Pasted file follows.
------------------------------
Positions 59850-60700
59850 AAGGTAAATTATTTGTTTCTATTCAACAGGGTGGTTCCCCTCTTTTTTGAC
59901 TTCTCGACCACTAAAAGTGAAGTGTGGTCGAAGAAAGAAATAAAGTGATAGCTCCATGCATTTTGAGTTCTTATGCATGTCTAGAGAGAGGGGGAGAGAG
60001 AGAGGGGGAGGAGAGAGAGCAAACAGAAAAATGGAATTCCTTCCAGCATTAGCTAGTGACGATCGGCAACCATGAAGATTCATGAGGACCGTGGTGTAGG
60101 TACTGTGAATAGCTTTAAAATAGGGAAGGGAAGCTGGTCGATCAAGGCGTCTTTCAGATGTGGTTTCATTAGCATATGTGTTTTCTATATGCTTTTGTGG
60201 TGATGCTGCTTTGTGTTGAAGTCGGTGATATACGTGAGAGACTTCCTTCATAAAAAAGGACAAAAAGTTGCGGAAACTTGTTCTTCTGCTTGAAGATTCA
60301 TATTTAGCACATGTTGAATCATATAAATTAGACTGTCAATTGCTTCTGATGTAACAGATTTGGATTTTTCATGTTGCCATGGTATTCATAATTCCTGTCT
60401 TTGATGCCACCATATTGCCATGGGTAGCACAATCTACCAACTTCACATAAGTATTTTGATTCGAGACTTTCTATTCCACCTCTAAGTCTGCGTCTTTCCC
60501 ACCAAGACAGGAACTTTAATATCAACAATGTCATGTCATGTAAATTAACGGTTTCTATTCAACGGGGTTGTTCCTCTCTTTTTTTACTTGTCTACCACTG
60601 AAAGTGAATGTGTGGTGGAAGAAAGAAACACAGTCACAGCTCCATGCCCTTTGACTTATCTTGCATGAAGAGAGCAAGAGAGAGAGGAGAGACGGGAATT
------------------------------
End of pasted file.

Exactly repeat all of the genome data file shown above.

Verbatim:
Positions 59850-60700
59850 AAGGTAAATTATTTGTTTCTATTCAACAGGGTGGTTCCCCTCTTTTTTGAC
59901 TTCTCGACCACTAAAAGTGAAGTGTGGTCGAAGAAAGAAATAAAGTGATAGCTCCATGCATTTTGAGTTCTTATGCATGTCTAGAGAGAGGGGGAGAGAG
60001 AGAGGGGGAGGAGAGAGAGCAAACAGAAAAATGGAATTCCTTCCAGCATTAGCTAGTGACGATCGGCAACCATGAAGATTCATGAGGACCGTGGTGTAGG
60101 TACTGTGAATAGCTTTAAAATAGGGAAGGGAAGCTGGTCGATCAAGGCGTCTTTCAGATGTGGTTTCATTAGCATATGTGTTTTCTATATGCTTTTGTGG
60201 TGATGCTGCTTTGTGTTGAAGTCGGTGATATACGTGAGAGACTTCCTTCATAAAAAAGGACAAAAAGTTGCGGAAACTTGTTCTTCTGCTTGAAGATTCA
60301 TATTTAGCACATGTTGAATCATATAAATTAGACTGTCAATTGCTTCTGATGTAACAGATTTGGATTTTTCATGTTGCCATGGTATTCATAATTCCTGTCT
60401 TTGATGCCACCATATTGCCATGGGTAGCACAATCTACCAACTTCACATAAGTATTTTGATTCGAGACTTTCTATTCCACCTCTAAGTCTGCGTCTTTCCC
60501 ACCAAGACAGGAACTTTAATATCAACAATGTCATGTCATGTAAATTAACGGTTTCTATTCAACGGGGTTGTTCCTCTCTTTTTTTACTTGTCTACCACTG
60601 AAAGTGAATGTGTGGTGGAAGAAAGAAACACAGTCACAGCTCCATGCCCTTTGACTTATCTTGCATGAAGAGAGCAAGAGAGAGAGGAGAGACGGGAATT